Appeals Court rules that lower court should hear case of Virginia transgender student

Student Gavin Grimm, who is suing to be allowed to use the boys' bathroom at the local high school in Gloucester County, Virginia, U.S. is seen in an undated photo.
Student Gavin Grimm is suing to be allowed to use the boys’ bathroom at the local high school in Gloucester County, Virginia, U.S. (Reuters)

RALEIGH – The Fourth Circuit Court of Appeals ruled today in the case of a Virginia transgender student saying his Title IX claim against the Glouchester School District should proceed to trial.  Sixteen-year-old Gavin Grimm sued the school board in September saying that the high school should let him use locker and restroom facilities designated for males, even through he is anatomically a female.

The school did permit Grimm to use the male facilities last year until parents objected.  When the conflict reached the county school board level in July, members heard from speakers and then voted 6-1 to enforce sex-specific policies in multi-user bathrooms and locker rooms.

The decision of the Federal three judge panel overturned a district court’s denial of a preliminary injunction against allowing Grimm access to the male facilities.  The decision remands the case, allowing Grimm’s attorneys with the American Civil Liberties Union to proceed with their claim that the policy violates federal sex discrimination law under Title IX, which says that schools receiving federal funding are prohibited from discrimination based on sex.

Appeals court Judge Paul V. Niemeyer wrote the dissenting opinion saying that the majority’s opinion “completely tramples on all universally accepted protections of privacy and safety that are based on the anatomical differences between the sexes.”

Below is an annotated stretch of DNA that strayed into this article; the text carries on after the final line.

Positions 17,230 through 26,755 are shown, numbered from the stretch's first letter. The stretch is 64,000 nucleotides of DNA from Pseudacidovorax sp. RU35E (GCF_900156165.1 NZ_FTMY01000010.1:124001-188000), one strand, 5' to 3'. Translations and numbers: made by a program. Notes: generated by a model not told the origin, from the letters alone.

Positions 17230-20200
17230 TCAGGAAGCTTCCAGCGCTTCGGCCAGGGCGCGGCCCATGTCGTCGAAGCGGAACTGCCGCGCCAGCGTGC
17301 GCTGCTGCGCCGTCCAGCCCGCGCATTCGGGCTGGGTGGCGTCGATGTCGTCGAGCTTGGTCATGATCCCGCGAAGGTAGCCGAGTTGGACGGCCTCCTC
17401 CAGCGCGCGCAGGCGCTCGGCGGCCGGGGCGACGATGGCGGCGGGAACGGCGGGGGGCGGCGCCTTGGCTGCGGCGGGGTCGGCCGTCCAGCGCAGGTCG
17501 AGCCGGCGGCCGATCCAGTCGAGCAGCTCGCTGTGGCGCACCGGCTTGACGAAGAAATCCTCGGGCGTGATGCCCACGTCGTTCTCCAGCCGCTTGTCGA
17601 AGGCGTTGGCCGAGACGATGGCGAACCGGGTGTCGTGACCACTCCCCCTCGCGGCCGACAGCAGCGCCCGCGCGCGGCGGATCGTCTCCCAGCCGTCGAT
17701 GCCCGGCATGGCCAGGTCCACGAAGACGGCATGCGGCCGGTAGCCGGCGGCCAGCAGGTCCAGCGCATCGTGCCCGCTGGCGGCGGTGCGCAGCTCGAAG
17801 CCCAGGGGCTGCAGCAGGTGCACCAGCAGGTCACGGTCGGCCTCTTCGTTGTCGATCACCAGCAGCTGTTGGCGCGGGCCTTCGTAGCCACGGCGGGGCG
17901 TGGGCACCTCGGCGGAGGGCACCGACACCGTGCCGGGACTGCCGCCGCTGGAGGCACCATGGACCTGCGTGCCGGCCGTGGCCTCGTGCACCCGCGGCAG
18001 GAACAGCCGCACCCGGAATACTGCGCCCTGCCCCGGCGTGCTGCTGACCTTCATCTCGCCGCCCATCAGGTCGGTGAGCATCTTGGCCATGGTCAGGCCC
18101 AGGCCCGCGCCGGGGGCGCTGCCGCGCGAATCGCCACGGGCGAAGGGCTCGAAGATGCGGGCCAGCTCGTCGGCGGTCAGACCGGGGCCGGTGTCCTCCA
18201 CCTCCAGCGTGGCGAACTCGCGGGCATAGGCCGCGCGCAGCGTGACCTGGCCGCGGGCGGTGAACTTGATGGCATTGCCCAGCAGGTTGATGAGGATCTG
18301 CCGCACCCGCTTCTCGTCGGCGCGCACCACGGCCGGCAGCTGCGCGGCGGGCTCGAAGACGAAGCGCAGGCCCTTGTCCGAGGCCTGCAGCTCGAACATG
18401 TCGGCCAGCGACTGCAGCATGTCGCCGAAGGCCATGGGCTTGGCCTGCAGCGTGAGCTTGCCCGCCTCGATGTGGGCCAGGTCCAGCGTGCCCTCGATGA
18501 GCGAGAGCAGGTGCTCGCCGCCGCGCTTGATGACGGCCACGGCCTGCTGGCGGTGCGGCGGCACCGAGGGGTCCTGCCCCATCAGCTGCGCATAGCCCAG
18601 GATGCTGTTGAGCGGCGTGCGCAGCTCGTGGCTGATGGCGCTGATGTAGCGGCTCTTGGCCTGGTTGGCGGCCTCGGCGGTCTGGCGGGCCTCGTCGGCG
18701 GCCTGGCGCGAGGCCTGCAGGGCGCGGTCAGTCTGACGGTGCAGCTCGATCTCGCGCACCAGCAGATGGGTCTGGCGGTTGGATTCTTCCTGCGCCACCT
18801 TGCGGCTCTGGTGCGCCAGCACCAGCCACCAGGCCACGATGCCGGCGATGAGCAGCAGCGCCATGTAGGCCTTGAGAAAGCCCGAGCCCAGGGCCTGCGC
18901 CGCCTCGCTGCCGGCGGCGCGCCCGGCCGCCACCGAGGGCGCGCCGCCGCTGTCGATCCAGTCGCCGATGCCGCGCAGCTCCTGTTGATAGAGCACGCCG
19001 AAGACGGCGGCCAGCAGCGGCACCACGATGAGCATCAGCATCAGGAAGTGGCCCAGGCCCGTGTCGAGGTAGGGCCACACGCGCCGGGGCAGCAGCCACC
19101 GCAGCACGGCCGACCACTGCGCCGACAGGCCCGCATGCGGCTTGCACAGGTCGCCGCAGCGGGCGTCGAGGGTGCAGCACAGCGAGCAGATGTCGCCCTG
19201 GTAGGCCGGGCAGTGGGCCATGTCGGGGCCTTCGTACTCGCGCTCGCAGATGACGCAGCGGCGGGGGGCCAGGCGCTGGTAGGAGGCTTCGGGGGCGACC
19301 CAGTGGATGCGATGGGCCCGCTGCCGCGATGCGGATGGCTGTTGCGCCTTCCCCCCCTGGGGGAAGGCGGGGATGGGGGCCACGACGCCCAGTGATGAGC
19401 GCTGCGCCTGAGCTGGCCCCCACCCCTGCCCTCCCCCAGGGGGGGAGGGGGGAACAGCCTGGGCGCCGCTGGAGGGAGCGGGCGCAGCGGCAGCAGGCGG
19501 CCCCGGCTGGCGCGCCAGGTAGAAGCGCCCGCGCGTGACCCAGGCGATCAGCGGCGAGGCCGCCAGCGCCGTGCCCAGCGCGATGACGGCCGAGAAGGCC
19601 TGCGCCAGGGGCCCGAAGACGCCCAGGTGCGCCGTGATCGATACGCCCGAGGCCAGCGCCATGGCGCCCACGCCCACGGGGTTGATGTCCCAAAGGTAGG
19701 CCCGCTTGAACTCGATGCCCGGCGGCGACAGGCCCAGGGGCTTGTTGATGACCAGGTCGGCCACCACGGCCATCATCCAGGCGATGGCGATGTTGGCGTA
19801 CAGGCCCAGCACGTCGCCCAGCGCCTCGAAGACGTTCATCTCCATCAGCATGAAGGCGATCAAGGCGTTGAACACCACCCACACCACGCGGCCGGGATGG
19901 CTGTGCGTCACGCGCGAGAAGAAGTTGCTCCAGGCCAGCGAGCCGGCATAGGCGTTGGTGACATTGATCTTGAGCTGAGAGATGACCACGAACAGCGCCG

The case has been watched for months because the Fourth Circuit Court of Appeals has jurisdiction over five states, including North Carolina, which just enacted a law requiring that individuals using multi-stalled accommodations in government buildings, including schools, must use the one designated for the sex listed on their birth certificate.

“Today’s ruling makes plain that North Carolina’s House Bill 2 violates Title IX by discriminating against transgender students and forcing them to use the wrong restroom at school,” said the ACLU of North Carolina, claiming that the decision affirms their assertion that enforcing single-sex restrooms puts North Carolina’s Title IX funding in jeopardy.

Tuesday’s decision does not rule on the legality of sex-specific multi-stalled accommodations, but does say that the lower court should hear the case.  N.C. Senate Leader Phil Berger released a statement quickly after the decision came down.

“People need to wake up:  Roy Cooper, Barack Obama and two unelected federal judges are on the verge of completing their radical social reengineering of our society by forcing middle school-aged girls to share school locker rooms with boys,” said Berger.  “House Bill 2 was our effort to stop this insanity, and I hope this proves the bathroom safety bill has nothing to do with discrimination and everything to do with protecting women’s privacy and keeping men out of girls’ bathrooms.”